Johann Sebastian BACH (1685-1750)
Une cantate imaginaire
Nathalie Stutzmann (contralto)
rec. April 2012, L’Arsenal de Metz
full tracklist at end of review
DEUTSCHE GRAMMOPHON 4810062 [79:47]
The title of this disc is misleading. Nathalie Stutzmann has compiled a collection of sinfonias and arias from Bach’s cantatas and passions. The title led me to believe that she might try to link them into some sort of sequence that aspired to coherence. She hasn’t: instead, the disc is more of a selection of “greatest hits” with little in the way of thread to bind them. That’s not a bad thing in itself, though it does make me question the marketing strategy.
Stutzmann has a unique voice, one which hasn’t always appealed to me. However, she uses it to good effect here. Her fruity, sometimes throaty contralto has a unique colour that sets it apart. In a world where proper contraltos are becoming an endangered species, it’s good to have a singer of her artistry who embraces the register. She is at her best in the lower writing, though, and some of the high notes in the third track (from BWV 133) don’t flatter her at all. The mellow textures of Bist du bei mir find her at her best, though, even though the notes admit that this aria isn’t by Bach at all. She brings excellent command of coloratura to many of the arias, most notably BWV 74, and she shows that the skill can be just as thrilling in a low voice as in a high one. She uses her vocal tone to particularly haunting effect in the famous Erbarme dich from the St Matthew Passion, and I enjoyed the supplicatory tone of Vergiss mein nicht, which is sung to the accompaniment of only a solo lute.
Another interesting point about the disc is that Stutzmann directs her own chamber ensemble while singing. Orfeo 55 make a lovely sound, lithe and flexible with great rhythmic bounce, and they’re shown off to their finest effect in the Sinfonia that opens the disc. The bass can be a little heavy at times, though, and this damages the famous “Air on a G string” in particular. They bring a tremendous sense of swing to BWV 174, otherwise known as the first movement of Brandenburg 3 with added winds, though not everyone will love the occasional rhythmic distortion inserted for added effect. The wind textures are a particular delight in BWV 18, though the strings show up Christ lag in Todesbanden as a Sinfonia of daring harmonic invention. The various instrumental solos, all of which are credited in the liner notes, are fantastic, the highlight for me being the cello in Jesus ist ein guter Hirt. The Mikaeli Kammarkör make a clean, if somewhat underwhelming contribution to two tracks, and they take Jesus bleibet at a much slower tempo than we have become used to hearing nowadays.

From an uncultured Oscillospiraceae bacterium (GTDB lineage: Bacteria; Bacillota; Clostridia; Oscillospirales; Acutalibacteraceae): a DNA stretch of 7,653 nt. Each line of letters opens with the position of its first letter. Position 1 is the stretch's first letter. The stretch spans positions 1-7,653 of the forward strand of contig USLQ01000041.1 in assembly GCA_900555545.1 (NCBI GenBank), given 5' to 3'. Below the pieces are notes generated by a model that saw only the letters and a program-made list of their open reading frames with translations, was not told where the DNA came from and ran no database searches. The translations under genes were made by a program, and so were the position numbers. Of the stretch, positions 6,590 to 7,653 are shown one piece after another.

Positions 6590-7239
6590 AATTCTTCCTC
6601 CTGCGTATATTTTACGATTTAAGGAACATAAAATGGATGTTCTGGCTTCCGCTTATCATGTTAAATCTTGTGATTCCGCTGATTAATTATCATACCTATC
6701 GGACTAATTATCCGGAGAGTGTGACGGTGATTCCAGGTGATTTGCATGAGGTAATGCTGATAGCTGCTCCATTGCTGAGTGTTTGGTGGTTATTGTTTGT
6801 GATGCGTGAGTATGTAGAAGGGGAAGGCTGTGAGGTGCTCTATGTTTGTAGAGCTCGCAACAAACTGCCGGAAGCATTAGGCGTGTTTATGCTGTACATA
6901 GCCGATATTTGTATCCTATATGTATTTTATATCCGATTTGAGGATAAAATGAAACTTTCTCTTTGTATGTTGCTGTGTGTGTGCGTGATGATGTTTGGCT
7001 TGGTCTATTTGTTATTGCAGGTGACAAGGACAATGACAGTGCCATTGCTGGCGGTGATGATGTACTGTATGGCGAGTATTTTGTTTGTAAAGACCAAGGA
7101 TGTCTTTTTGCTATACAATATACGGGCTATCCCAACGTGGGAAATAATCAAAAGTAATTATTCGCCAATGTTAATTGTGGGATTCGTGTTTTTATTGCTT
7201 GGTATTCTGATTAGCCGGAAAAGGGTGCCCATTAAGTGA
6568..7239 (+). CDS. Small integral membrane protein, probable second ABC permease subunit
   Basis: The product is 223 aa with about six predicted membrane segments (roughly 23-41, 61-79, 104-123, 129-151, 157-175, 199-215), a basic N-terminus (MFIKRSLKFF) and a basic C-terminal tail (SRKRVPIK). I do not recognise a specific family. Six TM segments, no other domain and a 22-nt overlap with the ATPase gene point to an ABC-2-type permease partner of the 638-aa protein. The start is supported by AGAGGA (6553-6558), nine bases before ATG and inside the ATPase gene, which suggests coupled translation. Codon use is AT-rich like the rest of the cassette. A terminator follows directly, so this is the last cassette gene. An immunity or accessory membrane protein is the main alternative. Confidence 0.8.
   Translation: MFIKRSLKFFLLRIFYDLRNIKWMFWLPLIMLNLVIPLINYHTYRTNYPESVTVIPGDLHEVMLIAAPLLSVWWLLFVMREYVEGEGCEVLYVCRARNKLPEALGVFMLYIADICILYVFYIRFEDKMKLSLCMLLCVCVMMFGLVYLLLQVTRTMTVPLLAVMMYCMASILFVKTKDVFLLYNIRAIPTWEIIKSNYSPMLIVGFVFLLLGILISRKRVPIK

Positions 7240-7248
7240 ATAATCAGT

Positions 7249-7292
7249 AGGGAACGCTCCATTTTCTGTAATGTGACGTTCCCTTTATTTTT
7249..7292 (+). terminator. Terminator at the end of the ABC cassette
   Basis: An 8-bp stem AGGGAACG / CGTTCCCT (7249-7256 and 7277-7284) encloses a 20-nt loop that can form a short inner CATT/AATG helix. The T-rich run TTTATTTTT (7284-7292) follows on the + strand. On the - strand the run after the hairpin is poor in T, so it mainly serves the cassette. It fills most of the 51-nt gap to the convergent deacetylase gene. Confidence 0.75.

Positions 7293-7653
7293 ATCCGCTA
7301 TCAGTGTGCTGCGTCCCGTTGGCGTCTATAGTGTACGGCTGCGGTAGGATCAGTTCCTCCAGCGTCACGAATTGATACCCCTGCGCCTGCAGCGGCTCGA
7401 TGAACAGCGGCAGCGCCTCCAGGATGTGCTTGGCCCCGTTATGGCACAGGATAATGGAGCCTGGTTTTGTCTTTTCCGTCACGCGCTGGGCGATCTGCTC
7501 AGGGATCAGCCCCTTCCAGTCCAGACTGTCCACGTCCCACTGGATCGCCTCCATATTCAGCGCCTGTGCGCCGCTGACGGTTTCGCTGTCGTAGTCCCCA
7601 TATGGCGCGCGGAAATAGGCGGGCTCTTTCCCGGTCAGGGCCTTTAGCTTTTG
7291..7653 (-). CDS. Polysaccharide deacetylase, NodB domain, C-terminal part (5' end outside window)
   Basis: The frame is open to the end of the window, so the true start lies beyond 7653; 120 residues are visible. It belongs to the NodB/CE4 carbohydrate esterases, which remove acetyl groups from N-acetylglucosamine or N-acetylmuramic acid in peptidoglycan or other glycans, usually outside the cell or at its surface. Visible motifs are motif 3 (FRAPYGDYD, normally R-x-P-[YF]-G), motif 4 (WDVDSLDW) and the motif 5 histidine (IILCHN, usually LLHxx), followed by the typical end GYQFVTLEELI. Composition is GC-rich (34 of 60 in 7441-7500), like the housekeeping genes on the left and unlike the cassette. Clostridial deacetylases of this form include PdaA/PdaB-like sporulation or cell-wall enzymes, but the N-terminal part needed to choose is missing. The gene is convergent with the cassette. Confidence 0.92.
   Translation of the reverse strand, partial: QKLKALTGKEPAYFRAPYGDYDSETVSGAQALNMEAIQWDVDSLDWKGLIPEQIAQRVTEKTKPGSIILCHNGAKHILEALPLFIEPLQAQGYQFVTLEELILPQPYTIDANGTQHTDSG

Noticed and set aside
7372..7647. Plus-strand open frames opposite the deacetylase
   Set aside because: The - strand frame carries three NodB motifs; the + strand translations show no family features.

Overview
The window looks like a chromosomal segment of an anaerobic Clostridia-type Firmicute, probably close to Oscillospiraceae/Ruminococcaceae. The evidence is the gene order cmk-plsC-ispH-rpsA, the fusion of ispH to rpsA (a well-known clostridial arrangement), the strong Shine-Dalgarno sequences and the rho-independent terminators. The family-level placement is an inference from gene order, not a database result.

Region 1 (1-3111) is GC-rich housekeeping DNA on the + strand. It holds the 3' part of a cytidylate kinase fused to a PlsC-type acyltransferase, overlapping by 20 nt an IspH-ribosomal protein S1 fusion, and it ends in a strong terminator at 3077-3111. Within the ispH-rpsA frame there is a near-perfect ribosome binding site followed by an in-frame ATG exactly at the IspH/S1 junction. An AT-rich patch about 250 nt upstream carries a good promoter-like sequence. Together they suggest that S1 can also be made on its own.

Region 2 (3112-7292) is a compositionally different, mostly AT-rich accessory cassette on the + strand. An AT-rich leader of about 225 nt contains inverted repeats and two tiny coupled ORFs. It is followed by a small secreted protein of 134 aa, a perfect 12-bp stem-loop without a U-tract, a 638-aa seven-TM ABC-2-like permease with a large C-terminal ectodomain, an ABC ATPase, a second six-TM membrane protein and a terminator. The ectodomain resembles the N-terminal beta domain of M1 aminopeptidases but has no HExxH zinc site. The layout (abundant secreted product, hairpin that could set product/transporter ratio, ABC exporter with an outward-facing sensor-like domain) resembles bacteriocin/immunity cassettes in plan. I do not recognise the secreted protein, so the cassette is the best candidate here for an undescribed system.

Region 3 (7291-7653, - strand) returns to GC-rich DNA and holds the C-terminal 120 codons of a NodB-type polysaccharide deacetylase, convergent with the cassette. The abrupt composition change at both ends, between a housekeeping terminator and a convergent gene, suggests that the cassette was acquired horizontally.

The packaging includes full texts and translations into English and French, though the accompanying notes are rather self-regarding and uninformative.
Stutzmann has a unique voice and uses it to good effect here.
1. Sinfonia (Cantate “Am Abend aber desselbigen Sabbats” BWV 42)
2. “Kommt, ihr angefochtnen Sünder“(Cantate “Freue dich, erlöste Schar” BWV 30)
3. “Getrost” (Cantate “Ich freue mich dir” BWV 133)
4. Aria (Suite pour orchestre n°3 BWV 1068)
5. “Bist du bei mir” (BWV 508)
6. Sinfonia (Cantate “Ich habe den Höchsten von ganzem Gemüte” BWV 174)
7. Sinfonia (Cantate “Ich hatte viel Bekümmernis” BWV 21)
8. “Nichts kann mich” (Cantate “Wer mich liebet, der wird mein Wort halten” BWV 74)
9. “Wie furchtsam wankten meine Schritte” (Cantate “Allein zu dir, Herr Jesu Christ” BWV 33)
10. Sinfonia (Cantate “Gleichwie der Regen und Schnee wom Himmel fällt” BWV 18)
11.“Erbarme dich” (Passion selon Saint Matthieu BWV 244)
12. Sinfonia (Cantate “Christ lag in Todes Banden” BWV 4)
13. “ Stirb in mir, Welt und alle deine Liebe” (Cantate “Gott soll allein mein Herze haben” BWV 169)
14. “Gloria in excelsis Deo” (BWV 191)
15. “Jesus ist ein guter Hirt” (Cantate “Ich bin ein guter Hirt” BWV 85
16. Sinfonia (Cantate “Himmelskönig, sei wilkommen” BWV 182)
17. “Vergiss mein nicht, mein allerliebster Gott” BWV 505
18. “Jesus bleibet meine Freude” (Cantate “Herz und Mund und Tat und Leben” BWV 147)
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